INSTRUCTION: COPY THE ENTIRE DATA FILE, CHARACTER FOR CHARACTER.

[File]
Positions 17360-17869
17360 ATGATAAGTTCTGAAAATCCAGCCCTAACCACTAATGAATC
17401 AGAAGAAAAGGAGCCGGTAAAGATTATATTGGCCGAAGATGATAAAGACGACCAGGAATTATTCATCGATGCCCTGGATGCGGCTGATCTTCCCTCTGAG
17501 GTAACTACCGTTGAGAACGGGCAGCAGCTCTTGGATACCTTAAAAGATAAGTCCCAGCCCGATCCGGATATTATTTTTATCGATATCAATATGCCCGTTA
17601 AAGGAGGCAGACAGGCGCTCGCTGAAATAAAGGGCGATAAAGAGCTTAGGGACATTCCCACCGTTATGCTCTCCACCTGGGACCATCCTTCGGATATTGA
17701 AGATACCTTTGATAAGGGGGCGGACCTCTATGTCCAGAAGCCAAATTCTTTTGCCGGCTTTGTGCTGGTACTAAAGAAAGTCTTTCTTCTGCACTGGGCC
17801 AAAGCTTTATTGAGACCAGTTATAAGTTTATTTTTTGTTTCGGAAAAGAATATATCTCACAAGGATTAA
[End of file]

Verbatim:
Positions 17360-17869
17360 ATGATAAGTTCTGAAAATCCAGCCCTAACCACTAATGAATC
17401 AGAAGAAAAGGAGCCGGTAAAGATTATATTGGCCGAAGATGATAAAGACGACCAGGAATTATTCATCGATGCCCTGGATGCGGCTGATCTTCCCTCTGAG
17501 GTAACTACCGTTGAGAACGGGCAGCAGCTCTTGGATACCTTAAAAGATAAGTCCCAGCCCGATCCGGATATTATTTTTATCGATATCAATATGCCCGTTA
17601 AAGGAGGCAGACAGGCGCTCGCTGAAATAAAGGGCGATAAAGAGCTTAGGGACATTCCCACCGTTATGCTCTCCACCTGGGACCATCCTTCGGATATTGA
17701 AGATACCTTTGATAAGGGGGCGGACCTCTATGTCCAGAAGCCAAATTCTTTTGCCGGCTTTGTGCTGGTACTAAAGAAAGTCTTTCTTCTGCACTGGGCC
17801 AAAGCTTTATTGAGACCAGTTATAAGTTTATTTTTTGTTTCGGAAAAGAATATATCTCACAAGGATTAA